“Now the study of nature is about things having a source of motion within themselves, while mathematics is contemplative and concerns something that remains the same, but is not separate. Therefore, about the sort of being that is separate and motionless, there is another sort of knowledge that is different from both of these, if there is any such independent thing — I mean something separate and motionless — which is just what we shall try to show. And if there is any such nature among beings, that would be where the divine also is, and this would be the primary and most governing source of things. It is clear, then, that there are three classes of contemplative knowledge: physics, mathematics, and theology” (ibid).

What he calls nature is a source of motion within something “as itself” (all other sources of motion he calls potentialities).

Now he explicitly mentions that he intends to show that there is a kind of being that is both separate and motionless, as he understands these two terms. He says that if there is such a thing, it will be “where the divine is”, and it will be “the primary and most governing source of things”. First philosophy will therefore be alternately characterized as theology.

He returns to the impasse about knowledge in first philosophy. “One might be at an impasse whether the knowledge of being as being ought to be set down as universal or not” (p. 218). Knowledge is supposed to be concerned with universals, but we are seeking an independent thing, and no logical universal is an independent thing.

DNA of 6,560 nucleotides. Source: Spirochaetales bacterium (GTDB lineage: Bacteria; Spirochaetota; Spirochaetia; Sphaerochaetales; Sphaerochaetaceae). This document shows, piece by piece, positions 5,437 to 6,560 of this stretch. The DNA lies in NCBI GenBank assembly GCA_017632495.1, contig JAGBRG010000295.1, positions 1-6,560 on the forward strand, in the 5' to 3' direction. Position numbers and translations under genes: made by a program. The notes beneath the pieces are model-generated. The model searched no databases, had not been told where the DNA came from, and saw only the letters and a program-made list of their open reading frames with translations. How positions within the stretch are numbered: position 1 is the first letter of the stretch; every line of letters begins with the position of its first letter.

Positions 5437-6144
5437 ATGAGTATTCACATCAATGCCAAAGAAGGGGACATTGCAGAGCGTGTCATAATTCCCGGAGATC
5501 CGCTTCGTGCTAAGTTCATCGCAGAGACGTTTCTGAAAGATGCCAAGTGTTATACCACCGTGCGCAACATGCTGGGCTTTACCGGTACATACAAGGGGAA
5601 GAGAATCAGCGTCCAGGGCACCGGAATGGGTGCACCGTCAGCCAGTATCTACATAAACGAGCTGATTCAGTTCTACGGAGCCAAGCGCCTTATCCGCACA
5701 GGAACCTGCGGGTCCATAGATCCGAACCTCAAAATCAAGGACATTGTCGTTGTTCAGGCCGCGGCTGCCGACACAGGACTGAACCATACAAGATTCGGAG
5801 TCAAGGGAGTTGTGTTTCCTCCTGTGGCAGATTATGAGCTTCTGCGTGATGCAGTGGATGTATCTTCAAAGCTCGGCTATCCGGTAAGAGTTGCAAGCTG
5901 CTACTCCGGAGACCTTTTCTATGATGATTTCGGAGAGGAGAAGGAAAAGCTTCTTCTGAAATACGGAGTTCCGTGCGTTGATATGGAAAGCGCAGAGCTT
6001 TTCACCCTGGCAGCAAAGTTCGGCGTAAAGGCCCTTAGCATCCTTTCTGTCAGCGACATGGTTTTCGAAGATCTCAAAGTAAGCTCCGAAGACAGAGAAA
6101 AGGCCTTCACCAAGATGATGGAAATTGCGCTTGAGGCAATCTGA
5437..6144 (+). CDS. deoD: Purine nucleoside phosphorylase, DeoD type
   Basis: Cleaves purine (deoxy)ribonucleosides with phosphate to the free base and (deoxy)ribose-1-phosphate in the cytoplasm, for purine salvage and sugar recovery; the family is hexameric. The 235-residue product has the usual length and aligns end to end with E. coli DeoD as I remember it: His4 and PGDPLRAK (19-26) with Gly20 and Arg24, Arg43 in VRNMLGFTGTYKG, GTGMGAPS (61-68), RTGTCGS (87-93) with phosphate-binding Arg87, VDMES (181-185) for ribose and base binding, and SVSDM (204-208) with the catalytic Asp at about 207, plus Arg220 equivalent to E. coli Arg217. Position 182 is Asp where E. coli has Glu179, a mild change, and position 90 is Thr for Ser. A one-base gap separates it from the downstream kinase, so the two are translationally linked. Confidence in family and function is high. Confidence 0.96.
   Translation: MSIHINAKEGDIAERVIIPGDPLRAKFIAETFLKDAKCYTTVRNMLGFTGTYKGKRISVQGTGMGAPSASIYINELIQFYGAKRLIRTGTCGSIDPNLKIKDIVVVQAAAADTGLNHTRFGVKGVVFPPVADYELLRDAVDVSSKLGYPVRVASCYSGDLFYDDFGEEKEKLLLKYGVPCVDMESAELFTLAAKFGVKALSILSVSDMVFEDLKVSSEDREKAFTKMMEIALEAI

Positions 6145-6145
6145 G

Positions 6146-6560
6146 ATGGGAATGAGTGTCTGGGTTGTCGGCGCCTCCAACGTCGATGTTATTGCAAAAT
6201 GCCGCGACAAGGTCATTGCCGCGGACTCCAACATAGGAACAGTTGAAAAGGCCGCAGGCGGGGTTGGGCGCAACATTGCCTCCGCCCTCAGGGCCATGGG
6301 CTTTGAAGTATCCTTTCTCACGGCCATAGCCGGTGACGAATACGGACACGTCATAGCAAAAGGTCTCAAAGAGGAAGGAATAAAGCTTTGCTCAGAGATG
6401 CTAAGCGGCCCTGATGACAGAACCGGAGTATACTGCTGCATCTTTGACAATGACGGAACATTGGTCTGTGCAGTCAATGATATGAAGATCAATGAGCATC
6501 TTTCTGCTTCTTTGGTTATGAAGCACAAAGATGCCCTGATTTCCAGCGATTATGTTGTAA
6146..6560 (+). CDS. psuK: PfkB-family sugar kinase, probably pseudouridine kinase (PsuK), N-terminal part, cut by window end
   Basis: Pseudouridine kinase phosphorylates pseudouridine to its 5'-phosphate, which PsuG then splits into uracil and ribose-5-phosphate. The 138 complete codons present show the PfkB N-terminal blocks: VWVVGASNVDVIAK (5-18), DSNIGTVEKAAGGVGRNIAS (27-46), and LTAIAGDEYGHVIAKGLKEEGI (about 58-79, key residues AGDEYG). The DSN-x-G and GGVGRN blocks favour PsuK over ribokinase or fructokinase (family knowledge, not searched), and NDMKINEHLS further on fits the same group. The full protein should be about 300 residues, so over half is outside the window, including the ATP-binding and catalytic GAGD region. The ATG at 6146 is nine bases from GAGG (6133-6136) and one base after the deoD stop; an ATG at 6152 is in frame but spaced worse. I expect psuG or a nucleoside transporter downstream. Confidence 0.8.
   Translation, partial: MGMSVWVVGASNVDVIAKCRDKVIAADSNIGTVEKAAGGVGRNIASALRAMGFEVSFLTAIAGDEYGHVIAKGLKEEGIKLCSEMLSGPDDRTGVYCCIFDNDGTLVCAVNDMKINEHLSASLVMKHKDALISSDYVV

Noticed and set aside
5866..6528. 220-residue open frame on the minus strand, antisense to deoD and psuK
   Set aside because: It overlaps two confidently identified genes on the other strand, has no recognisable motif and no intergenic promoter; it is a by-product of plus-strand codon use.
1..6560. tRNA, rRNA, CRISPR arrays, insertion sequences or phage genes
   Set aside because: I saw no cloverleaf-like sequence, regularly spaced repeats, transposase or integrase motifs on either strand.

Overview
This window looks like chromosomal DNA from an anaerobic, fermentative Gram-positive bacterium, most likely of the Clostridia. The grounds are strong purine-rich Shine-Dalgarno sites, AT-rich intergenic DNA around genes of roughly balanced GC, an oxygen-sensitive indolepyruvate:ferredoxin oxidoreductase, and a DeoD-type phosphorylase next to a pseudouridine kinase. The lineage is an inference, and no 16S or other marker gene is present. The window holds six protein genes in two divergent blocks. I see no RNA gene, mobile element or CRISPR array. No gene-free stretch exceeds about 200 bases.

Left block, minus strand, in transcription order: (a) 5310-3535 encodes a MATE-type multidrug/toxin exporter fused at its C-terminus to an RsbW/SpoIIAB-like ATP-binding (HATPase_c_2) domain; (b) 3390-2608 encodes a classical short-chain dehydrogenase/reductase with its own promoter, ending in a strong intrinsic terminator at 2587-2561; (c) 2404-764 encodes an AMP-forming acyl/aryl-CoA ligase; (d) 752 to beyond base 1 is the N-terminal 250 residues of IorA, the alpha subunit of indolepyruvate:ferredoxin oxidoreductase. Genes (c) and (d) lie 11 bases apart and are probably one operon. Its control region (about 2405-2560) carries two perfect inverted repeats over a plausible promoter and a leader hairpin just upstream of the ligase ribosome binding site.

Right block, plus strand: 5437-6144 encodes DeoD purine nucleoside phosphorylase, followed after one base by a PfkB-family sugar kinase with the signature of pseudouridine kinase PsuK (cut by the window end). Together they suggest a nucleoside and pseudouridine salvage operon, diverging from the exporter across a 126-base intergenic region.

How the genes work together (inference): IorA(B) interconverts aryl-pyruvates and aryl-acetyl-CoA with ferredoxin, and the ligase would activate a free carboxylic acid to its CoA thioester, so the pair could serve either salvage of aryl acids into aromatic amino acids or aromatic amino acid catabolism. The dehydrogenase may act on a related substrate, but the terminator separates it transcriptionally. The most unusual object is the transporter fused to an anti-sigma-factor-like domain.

In the earlier suggestion of a solution to this impasse, he re-interpreted the many ways in which being is said for the different categories, re-describing them as multiple derivative meanings pointing to one primary meaning. This seemed to eliminate the need to refer to a universal that abstracts over the ways being is said for the different categories.

Now he complements this by introducing a new way of speaking universally, which does not depend on abstraction. Instead, universality can be achieved by referring to a concrete thing or things that is or are concretely the cause or causes of all things, and that therefore is or are prior to all the rest.

“So if natural independent things are primary among beings, then also physics would be the primary sort of knowledge; but if there is another nature and independent thing that is separate and motionless, it is necessary that the knowledge of it be other than and prior to physics, and universal by being prior” (ibid).

Everything that Aristotle calls independent, he also calls separate. Also equivalent to these is calling something a this. As noted earlier, the challenge is to find something that is independent and separate and a this, but that is also unmoved in his sense. The impasse about universality will be conclusively resolved by finding something that is universal not in the sense of being abstract, but rather, as he says, universal in the sense of being “prior” to all other things, because it is a cause for all of them.

“And that, of what is so incidentally, there are not causes and sources of the same sort as there are of what is so in its own right, is clear, for then everything would be by necessity” (ch. 8, p. 219).